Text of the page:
(1) Recall S&P ratings update (here): now that Irish 10-year spreads, predictably, are pushing beyond 300bps spread on German bund, what service did S&P provide to the bonds buyers who subscribed to the latest Irish issue of 5-year bonds on the back of AAA rating? The yields, as I have predicted (see here and here) on our bonds have moved in above the Greeks' leaving a wave of devastation behind in the balance sheets of those who bought into this paper on the back of S&P's ratings;
(2) Despite Mr Lenihan's assurances to the contrary on last night's Prime Time, the government is appearing to run thin on actual liquidity (in addition to running thin on any ideas). Do the maths. Mr Lenihan (who was, it must be said, trying to do his best in answering tough questions and did solicit some real compassion from this observer for being, evidently, under immense pressure both inside the Cabinet and in the wider world) stated that banks recapitalization requirements were ca €10bn in 2009.
Now, we know this figure was hammered out but the incompetent risk-pricing non-entities in the Department of Finance on the basis of the following assumptions:
(a) BofI and AIB raising some €2-3bn of their own funding,
(b) Anglo's depositors staying put (saying nothing about other banks' depositors),
(c) shares valuations for the three banks at twice above current, and
(d) no skeletons in the closets when it comes to loan books.
All four of these assumptions have now been challenged. So why is Mr Lenihan sticking to this figure? Is it because he has nothing new coming in with the morning briefing papers from our civil service mandarins?
Some commentators estimate the state exposure under recapitalization/guarantee schemes at €30bn. I would put the figure at a more modest €16-18bn. This would leave Mr Lenihan with just €2-4bn reserve to finance, in 2009 alone:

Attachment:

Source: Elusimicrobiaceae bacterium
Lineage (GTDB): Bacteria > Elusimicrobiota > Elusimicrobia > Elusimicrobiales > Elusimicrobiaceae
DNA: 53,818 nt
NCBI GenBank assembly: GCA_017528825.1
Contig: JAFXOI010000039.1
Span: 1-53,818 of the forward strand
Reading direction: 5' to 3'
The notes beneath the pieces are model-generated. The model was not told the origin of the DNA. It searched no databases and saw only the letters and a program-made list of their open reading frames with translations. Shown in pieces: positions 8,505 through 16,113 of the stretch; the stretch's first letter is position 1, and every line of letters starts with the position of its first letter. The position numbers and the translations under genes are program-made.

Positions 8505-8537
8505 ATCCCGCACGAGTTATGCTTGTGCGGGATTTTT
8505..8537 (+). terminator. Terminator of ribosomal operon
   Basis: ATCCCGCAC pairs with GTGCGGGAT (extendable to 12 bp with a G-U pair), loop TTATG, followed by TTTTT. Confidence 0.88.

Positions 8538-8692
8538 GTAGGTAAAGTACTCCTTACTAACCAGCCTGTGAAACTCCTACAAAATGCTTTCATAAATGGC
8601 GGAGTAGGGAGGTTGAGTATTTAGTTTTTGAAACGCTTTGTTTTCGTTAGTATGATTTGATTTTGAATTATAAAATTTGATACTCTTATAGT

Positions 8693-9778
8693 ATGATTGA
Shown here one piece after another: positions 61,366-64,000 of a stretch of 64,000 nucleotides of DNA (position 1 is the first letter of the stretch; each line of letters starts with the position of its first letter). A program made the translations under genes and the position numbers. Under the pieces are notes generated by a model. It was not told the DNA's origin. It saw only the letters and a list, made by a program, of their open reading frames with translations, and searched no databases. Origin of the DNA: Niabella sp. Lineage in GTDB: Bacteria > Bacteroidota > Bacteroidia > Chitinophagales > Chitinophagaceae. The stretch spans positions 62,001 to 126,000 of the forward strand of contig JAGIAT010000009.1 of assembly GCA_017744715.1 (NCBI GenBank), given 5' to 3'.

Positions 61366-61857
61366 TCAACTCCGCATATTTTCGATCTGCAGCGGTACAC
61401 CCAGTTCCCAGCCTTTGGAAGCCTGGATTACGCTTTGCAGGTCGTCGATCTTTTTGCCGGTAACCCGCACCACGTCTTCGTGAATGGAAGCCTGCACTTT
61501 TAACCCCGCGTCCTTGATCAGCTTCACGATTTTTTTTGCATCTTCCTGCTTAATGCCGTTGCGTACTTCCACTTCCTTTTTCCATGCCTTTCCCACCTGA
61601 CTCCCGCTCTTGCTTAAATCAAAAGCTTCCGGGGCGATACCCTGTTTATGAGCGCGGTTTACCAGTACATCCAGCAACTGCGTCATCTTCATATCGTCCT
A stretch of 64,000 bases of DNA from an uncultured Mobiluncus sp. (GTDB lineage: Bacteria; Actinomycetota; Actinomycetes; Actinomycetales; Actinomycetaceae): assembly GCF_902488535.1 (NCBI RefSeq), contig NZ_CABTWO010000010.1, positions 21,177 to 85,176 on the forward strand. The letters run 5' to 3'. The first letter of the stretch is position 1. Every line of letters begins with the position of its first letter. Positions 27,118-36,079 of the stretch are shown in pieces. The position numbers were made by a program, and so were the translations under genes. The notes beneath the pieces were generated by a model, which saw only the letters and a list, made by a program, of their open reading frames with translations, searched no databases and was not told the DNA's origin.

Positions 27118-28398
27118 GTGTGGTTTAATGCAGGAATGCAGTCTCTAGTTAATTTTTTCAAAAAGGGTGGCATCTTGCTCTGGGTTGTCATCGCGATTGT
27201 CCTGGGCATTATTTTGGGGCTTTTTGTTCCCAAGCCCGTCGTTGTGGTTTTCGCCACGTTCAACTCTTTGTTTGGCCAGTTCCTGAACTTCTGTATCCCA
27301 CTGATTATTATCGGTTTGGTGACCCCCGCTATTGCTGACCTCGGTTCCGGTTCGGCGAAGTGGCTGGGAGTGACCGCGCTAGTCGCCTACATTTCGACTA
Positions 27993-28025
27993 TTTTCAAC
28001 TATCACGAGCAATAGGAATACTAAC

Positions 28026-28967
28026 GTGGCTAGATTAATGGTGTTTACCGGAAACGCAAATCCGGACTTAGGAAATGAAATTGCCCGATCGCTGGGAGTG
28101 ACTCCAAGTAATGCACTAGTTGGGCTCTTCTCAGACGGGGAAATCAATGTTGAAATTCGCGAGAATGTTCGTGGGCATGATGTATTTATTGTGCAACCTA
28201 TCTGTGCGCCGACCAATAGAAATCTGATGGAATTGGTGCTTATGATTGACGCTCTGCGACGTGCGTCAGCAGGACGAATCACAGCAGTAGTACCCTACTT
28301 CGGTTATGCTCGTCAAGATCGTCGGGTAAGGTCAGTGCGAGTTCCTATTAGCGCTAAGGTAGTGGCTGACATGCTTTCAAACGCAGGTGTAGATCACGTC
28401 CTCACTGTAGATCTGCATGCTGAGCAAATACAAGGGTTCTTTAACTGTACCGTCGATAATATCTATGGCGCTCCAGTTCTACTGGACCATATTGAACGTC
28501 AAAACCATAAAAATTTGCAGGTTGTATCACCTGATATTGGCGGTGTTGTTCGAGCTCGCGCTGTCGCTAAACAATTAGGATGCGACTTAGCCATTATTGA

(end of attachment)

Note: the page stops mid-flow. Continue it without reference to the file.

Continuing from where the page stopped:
- a 10% deficit (ca €8bn in borrowing in excess of already acquired funds);
- a 'stimulus' package (ca €2bn);
- state credit pumping operations (via Anglo) (ca €5bn); and
- €5bn worth of maturing bonds...
(3) David McWilliams brought back the specter of external rescue yesterday (here) with Ireland using a threat to leave the Euro if the ECB/EU Commission to get some funds. I am not sure this is going to be necessary. It is more likely that the Government will tap ECB/EUC for money under the argument that Ireland is yet to have a second Lisbon vote and that denying it emergency aid will be detrimental to the cause of getting us to vote Lisbon in. The funds will arrive in a combination of a straight ECB loan, acceptance of state paper as a collateral for more borrowing, some mixture of the 'knowledge' economy and capital spending investment assistance from the EUC and support for dwindling multinational employment in the likes of Limerick. Saving the face publicly, however, will not fool the debt markets and the yields will go further up.
(4) And while we are on the subject of the Euro - imagine our current Gang of Three running the monetary policy and managing our currency if we were to exit the common currency area? Close your eyes and watch Mary Coughlan trying to compute a three-party FX arbitrage parity, while Brian Cowen discusses a helicopter drop of money with Mr Hurley... Frightening!
(5) More from the bond markets - as our 10-year spreads moved above 300 bps, our short and medium term paper (6-24 months) breached 290bps last night. This suggests a temporary compression in the time structure of the bonds, implying that our 5 year yields will be climbing up and up and up in days to come.
(6) On the positive side, we have the latest comprehensive Government programme for dealing with this crisis (hat tip to Brian, courtesy of the source) in line with our closest competitor for being the worst performing economy in Europe, Latvia (here):